1. The moment I arrived at the gate at Zurich airport, I saw a fellow knitter making the pilgrimage. On the next plane, from Amsterdam, we saw a dozen more (just in the rows around us). In Edinburgh itself there were knitters everywhere. (They're not hard to spot. Sure, those Selbuvotter mittens might just be the sign of a person with cold hands, but in context, it's a dead giveaway.) By the time I flew back on Sunday afternoon, it seemed like half the plane was returning from The Festival. Certainly at least 80% of those in the rows immediately around me, and why should the rest of the plane have been any different?
Being surrounded by the Wool Tribe like that is thrilling. Seeing all these people who care about what you care about, enough to spend money and time on travelling to immerse themselves in it. It's pure joy. And of course, there's the fun of making new friends, instantly, just by talking knitting with them.
2. The festival itself was overwhelming. In both good and bad ways. The vendors were spectacular,* the people fantastic, but there were so many of them. The crush on Friday was quite unbelievable, making it very hard to either shop or find people. Saturday was a little gentler; still very busy, but on a more enjoyable level. I'm glad the event is so successful, but it was exhausting – especially since I started off exhausted. I didn't manage to see everyone I hoped to (honestly, not a surprise – it would have taken a miracle!) and, worse, I didn't manage to spend nearly enough time with those I did see. Too bad I'm not one of those who find masses of people energising, instead of draining! Spending time with good friends in small groups is always great, but even though I had the chance to do that, I no longer had much energy for it. I'm sorry, friends. You're awesome. I'm just tired.
3. Still though: grabbing a hug and a few words with so many internet friends was incredible. It doesn't sound like much; after all, if you've been talking so much online and already know each other, what difference does it make to have a quick hello (really, in most cases not much more) in person? But it does make a difference. And not just because a hug is nice. Taking the effort to find each other, seeing and showing pleasure at connecting, cements things. It gives you more trust in the friendship: yes, she really does like me as much as I like her! It means a lot.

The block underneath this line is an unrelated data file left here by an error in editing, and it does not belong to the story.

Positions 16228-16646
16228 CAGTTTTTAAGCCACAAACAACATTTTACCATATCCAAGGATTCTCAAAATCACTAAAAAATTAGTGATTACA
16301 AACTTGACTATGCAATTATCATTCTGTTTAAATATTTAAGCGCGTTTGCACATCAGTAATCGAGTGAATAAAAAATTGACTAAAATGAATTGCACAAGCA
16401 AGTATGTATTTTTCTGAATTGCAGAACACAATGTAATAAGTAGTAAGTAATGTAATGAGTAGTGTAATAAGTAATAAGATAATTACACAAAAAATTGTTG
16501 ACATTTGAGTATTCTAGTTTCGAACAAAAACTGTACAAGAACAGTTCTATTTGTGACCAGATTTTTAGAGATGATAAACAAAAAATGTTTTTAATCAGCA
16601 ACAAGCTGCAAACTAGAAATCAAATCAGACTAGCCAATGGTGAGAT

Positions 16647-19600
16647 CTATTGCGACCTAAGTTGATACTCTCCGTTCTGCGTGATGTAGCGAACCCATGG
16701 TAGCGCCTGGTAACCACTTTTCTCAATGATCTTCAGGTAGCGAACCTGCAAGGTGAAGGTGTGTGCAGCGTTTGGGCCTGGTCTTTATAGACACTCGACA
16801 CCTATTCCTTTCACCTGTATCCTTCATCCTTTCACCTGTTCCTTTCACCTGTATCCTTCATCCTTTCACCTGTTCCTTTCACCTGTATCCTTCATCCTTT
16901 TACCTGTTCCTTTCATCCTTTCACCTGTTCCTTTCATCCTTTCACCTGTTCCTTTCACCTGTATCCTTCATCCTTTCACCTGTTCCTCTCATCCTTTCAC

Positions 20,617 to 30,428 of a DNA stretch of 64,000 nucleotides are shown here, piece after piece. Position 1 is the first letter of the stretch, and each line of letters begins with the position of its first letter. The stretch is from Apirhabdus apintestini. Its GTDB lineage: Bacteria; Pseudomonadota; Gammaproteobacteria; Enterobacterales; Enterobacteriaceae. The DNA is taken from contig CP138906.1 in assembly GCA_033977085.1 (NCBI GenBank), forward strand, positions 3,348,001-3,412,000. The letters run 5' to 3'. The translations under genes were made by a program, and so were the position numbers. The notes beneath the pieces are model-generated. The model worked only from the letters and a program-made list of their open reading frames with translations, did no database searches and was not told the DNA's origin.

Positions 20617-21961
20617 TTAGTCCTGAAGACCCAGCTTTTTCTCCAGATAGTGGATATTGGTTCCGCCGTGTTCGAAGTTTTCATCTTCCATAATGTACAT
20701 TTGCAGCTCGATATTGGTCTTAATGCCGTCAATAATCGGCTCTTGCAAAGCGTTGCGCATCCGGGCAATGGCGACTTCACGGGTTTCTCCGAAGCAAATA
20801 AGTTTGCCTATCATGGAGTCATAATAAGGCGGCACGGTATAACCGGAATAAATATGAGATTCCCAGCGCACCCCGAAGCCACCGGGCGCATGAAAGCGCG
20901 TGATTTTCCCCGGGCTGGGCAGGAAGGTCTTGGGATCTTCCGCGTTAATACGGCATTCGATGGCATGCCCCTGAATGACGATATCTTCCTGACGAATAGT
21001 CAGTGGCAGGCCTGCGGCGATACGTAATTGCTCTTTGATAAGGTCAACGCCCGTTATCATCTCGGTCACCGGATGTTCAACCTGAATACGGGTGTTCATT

4. Which is a huge part of what makes a great event so great. Sure, the actual product on offer (the yarn in the marketplace, and the knowledge in classes) is inspiring. But as I've said before, I'm not very interested in "inspiration". Ideas are plentiful. Motivation can be harder. The personal connections you make, though; the joy of being part of a community; that's golden. Getting appreciation for your work is nice, too; when else are you almost guaranteed compliments on your favourite scarf! Put it all together, and you have a pretty solid cure for a creative slump.
5. Having a break is of course good anyway. Edinburgh is a lovely city, and I thoroughly enjoyed tramping around a bit. (Also. The coffee in Edinburgh Larder? Ambrosia. The platonic ideal of coffee.) It was very refreshing to be child-free for a few days. But... it's really nice to be home, too!
* Someone said they were looking forward to my Instagramming of the festival – but as I feared, I totally failed! Partly because I'm just not very good at that part (I don't like taking my camera out in a crowd; no actual reason, I just feel uncomfortable and self-conscious). Partly because I was constantly worried about my phone charge and data use. Sorry, folks. I totally fell off the #transformyouryarn challenge too, although that's not really working for me anyway.